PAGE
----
Health care is one of life's biggest expenses, and voters are understandably desperate for a plan that cuts costs without compromising quality of care or access to it. Alternative options to health care insurance such as HCSMs are practical, free-market solutions that saves money. Americans should sift through these options before subscribing to plans that will only break the bank.

James Czerniawski is a Young Voices contributor. Follow him on Twitter @JamesCz19.

Bill O'Reilly: Adam Schiff is in 'wonderland' during the Senate impeachment trial

Image source: BlazeTV video screen save

On the "Glenn Beck Radio Program" Friday, Bill O'Reilly gave his latest take on the Senate impeachment trial of President Donald Trump, and explained why he thinks House Intelligence Committee Chairman Adam Schiff (D-Calif.) is like "Alice in Wonderland."

Watch the video below to catch more of the conversation:

youtu.be


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Sen. Ted Cruz (R-Texas) joined Glenn Beck on the radio program Friday to discuss the latest developments in the Senate impeachment trial of President Donald Trump.

According to Cruz, Thursday was a "very consequential day" in the otherwise tedious and redundant impeachment proceedings.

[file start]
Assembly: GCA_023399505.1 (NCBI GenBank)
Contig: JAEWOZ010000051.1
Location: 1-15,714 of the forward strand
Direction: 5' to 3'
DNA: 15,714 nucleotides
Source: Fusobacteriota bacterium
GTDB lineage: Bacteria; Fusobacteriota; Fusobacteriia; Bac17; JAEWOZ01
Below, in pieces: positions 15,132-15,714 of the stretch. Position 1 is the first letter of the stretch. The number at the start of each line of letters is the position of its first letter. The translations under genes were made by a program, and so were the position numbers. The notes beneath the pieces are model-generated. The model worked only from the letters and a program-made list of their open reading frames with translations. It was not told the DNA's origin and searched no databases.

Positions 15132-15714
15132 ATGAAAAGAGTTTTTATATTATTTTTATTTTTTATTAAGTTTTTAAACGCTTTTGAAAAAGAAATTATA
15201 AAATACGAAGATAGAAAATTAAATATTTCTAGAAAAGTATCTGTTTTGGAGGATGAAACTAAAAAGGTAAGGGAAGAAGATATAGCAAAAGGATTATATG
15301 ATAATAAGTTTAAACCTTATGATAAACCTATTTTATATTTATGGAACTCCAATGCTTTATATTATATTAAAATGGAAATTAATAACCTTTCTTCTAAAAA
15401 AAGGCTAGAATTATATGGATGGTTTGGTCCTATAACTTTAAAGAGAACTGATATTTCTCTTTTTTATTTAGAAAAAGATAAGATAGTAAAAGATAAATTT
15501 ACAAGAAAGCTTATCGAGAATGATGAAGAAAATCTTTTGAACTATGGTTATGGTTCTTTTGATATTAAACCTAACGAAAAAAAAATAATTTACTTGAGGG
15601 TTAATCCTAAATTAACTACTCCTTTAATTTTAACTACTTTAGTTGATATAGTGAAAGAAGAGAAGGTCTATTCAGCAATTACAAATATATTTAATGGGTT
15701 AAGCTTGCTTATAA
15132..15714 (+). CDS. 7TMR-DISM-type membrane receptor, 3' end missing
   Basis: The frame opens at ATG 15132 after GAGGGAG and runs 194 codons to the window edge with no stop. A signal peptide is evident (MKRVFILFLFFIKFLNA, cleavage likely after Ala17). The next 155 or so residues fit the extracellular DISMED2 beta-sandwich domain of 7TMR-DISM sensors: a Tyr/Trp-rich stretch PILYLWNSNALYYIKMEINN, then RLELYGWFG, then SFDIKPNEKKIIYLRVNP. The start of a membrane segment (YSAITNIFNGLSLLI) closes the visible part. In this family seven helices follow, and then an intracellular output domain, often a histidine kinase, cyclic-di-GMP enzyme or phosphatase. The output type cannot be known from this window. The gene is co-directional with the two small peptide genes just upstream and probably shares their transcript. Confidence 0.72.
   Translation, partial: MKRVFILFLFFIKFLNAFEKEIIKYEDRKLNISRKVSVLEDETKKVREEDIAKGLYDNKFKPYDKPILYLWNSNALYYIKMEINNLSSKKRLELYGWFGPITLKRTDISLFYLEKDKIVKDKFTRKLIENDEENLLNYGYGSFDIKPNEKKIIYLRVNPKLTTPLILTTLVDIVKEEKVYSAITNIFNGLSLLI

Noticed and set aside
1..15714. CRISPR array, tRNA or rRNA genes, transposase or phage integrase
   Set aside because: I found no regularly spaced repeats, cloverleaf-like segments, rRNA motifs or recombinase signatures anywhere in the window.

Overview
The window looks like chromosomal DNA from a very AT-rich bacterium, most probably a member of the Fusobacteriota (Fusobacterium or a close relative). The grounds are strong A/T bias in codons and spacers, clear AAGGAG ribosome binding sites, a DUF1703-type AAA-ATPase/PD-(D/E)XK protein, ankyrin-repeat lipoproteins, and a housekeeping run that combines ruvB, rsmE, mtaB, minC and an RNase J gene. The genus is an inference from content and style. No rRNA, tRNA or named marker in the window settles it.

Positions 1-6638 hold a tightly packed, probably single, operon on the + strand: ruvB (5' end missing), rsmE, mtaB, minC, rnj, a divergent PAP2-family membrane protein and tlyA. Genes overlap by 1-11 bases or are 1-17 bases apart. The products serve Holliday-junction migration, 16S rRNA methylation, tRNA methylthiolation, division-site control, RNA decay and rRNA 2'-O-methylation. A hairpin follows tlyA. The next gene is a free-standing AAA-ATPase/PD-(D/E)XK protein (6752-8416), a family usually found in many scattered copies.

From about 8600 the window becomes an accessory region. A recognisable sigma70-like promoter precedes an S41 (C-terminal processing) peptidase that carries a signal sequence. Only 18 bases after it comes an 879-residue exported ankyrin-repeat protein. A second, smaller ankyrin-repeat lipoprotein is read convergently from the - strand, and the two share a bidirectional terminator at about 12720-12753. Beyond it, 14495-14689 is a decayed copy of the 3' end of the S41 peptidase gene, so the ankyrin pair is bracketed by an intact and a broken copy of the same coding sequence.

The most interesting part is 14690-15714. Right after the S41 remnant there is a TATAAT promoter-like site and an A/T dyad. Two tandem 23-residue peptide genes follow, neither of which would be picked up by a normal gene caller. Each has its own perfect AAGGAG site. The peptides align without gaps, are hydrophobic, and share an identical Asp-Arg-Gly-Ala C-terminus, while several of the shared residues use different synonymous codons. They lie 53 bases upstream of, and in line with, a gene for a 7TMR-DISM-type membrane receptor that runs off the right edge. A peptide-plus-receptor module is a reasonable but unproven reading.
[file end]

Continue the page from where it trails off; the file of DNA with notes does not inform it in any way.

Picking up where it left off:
"Yesterday, the House managers effectively threw Joe Biden under the bus," Cruz said. "They doubled down on what they started doing on the first day of arguments, which was making their entire case ... based on the proposition that there was zero evidence to justify investigating Burisma [the Ukrainian natural gas company that paid then-Vice President Joe Biden's son, Hunter, $50,000 a month to sit on the board]."

Cruz went on to explain that every time the Democrats, namely House Intelligence Committee Chairman Adam Schiff (D-Calif.), rehash the "zero-evidence" argument, they open the door for Republicans to present the overwhelming evidence that contradicts those claims.

"That proposition, that there's zero evidence to investigate Burisma, is utterly and completely absurd. So, I'm looking forward to Saturday when the president's lawyers will begin presenting his case. Because what the Democrats have done, is they have opened the door to this. And I hope the president's lawyers will stand up and systematically lay out the case," Cruz said.

"They've been arguing that Hunter Biden is completely irrelevant to this case. Well, the House managers have now, through their arguments, made Hunter Biden not only relevant — he was always relevant — but critical now," he continued. "They built the entire case, like a house of cards, on the proposition that there was no reasonable basis to investigate Burisma. And that's just absurd."

The two also discussed Cruz's new podcast, "Verdict with Ted Cruz," which he records with Daily Wire host Michael Knowles each night following the Senate trial.

"Last night's podcast went through systematically ... all of the overwhelming evidence of corruption from Burisma that any president, not only had the authority to investigate, but the responsibility to investigate," Cruz said. "And that, ultimately, is why President Trump is going to be acquitted at the end of this process."

Watch the video below for more details: